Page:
OPINION: Composting—We can do it

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Ashley Junger is a junior English literature
and biology double major from St. Louis.
Junger is also an Environmental Fellow. 
CHRISTA SCHRODEL / THE DEPAUW

When you imagine trash, you most likely imagine piles of plastic containers, crumpled paper, scraps and pieces, banana peels, etc. It turns out that, that banana peel makes up about 24% of our trash according to the EPA. Therefore, reducing waste isn’t as simple as recycling; DePauw must also address its organic waste to become a zero waste campus.

To compost one simply collects a pile of organic matter, usually a mix of brown and green matter. Brown matter is high in carbon and includes bark, cardboard, leaves, newspapers, etc., green matter is high in nitrogen and includes food waste, garden waste, hay, algae, etc. Once you have a heap, you simply have to turn the pile every week or two to aerate it and blend it. After a few months the composting process will be complete, and you will be left with a dark, crumbly soil that can be used as fertilizer.

Approximately two years ago, DePauw’s Earth Tub, an electronic composter, broke and fell into disrepair. Since then there has been no post-consumer composting at DePauw. The Earth Tub broke because the volume of composting it processed was too great. Therefore, simply fixing DePauw’s Earth Tub is not a viable way to bring composting back to DePauw.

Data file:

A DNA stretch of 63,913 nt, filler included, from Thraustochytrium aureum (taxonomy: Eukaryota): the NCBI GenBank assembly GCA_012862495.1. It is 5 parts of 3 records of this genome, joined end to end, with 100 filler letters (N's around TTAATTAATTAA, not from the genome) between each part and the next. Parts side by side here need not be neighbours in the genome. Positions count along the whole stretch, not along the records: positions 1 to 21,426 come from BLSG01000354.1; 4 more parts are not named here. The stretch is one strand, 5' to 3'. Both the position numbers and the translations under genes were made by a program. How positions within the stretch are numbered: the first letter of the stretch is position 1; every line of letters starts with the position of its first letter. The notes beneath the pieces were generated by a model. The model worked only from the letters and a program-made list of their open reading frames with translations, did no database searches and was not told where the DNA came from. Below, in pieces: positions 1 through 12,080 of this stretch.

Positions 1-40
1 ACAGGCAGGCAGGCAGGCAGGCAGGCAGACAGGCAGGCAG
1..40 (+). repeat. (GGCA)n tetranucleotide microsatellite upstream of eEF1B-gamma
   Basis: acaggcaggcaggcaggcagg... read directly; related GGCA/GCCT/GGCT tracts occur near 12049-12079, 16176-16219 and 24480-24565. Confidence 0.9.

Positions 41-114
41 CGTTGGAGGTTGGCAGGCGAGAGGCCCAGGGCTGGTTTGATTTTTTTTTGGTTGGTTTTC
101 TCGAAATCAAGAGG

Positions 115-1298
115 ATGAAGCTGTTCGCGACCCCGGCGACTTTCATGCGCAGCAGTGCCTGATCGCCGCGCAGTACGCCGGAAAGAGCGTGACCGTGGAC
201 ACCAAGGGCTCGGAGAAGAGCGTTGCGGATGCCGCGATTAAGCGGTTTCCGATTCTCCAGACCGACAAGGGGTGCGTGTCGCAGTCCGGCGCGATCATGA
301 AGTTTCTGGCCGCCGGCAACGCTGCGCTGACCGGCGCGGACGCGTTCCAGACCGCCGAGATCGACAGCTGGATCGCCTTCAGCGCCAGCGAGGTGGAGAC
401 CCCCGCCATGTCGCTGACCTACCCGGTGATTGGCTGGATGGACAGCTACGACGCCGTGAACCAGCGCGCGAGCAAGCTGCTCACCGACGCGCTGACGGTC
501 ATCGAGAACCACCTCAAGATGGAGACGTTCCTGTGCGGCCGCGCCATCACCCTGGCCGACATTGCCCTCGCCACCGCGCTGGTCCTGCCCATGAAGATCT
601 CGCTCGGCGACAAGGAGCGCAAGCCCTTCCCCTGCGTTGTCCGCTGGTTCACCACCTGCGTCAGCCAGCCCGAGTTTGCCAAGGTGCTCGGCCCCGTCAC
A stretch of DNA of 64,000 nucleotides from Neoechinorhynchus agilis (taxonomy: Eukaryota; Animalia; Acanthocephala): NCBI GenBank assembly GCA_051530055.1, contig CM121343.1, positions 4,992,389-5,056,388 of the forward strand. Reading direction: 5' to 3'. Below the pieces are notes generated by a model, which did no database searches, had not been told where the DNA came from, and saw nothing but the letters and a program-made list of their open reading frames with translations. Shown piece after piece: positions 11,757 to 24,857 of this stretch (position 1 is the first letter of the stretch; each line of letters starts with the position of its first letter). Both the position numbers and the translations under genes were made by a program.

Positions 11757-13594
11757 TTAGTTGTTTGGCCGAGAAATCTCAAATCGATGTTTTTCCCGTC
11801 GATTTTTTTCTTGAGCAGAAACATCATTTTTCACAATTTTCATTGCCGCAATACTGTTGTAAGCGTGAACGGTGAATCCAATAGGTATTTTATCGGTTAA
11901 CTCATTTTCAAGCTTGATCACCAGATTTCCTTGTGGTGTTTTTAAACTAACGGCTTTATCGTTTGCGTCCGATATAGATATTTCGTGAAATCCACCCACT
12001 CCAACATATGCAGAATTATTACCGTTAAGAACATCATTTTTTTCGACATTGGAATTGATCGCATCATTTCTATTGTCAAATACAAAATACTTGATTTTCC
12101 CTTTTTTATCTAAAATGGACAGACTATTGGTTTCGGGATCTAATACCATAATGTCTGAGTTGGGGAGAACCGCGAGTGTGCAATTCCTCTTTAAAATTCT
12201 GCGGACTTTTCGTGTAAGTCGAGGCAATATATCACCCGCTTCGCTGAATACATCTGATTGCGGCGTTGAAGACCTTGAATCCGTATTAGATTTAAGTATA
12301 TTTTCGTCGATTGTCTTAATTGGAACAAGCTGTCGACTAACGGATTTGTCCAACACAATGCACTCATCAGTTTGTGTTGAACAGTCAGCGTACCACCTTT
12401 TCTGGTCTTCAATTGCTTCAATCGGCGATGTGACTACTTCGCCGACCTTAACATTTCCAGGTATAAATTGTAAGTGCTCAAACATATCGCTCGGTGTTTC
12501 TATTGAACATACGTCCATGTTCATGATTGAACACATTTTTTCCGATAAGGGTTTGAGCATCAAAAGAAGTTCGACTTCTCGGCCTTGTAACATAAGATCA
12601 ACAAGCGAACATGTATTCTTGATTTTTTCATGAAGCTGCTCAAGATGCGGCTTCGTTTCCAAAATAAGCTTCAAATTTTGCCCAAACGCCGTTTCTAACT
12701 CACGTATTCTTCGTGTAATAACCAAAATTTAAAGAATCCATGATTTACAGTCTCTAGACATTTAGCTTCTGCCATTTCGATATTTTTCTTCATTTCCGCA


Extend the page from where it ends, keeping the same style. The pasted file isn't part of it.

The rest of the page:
DePauw is trying to set itself apart from other similar liberal arts colleges as one that is concerned with the environment, as evidenced by President Casey signing The American College & University Presidents Climate Commitment in 2008 and the theme for the 2014 - 2015 school year, “Zer0 Waste.” Implementing a composting system is an opportunity for DePauw to become a leader among other small colleges, a golden model for others to visit and base their own composting programs off of.

It is also an opportunity for DePauw to tangibly demonstrate its commitment to sustainability. The investment DePauw would need to put into a composting system would be relatively low, yet its significance and return would be high. Composting would save the campus money in the long run because we could start producing our own fertilizer, and avoid buying commercial fertilizer for DePauw’s farm or gardens. The composting program would be a symbol for prospective students and investors that DePauw is committed to sustainability and to being a forerunner in the implementation of sustainable practices.

DePauw needs a way for all of its organic waste to be processed. The system should be established so its functioning is not threated by a shift in food service providers. DePauw need to recognize the importance of a composting system to its goal of zero waste, and begin to implement a system that becomes integral to DePauw’s functioning. 

Composting: We Can Do it!